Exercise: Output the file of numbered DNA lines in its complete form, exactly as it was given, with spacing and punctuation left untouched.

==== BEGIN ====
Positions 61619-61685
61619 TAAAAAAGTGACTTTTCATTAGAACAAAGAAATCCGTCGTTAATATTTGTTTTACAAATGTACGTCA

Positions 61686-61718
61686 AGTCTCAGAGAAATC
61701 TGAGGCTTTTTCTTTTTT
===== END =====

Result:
Positions 61619-61685
61619 TAAAAAAGTGACTTTTCATTAGAACAAAGAAATCCGTCGTTAATATTTGTTTTACAAATGTACGTCA

Positions 61686-61718
61686 AGTCTCAGAGAAATC
61701 TGAGGCTTTTTCTTTTTT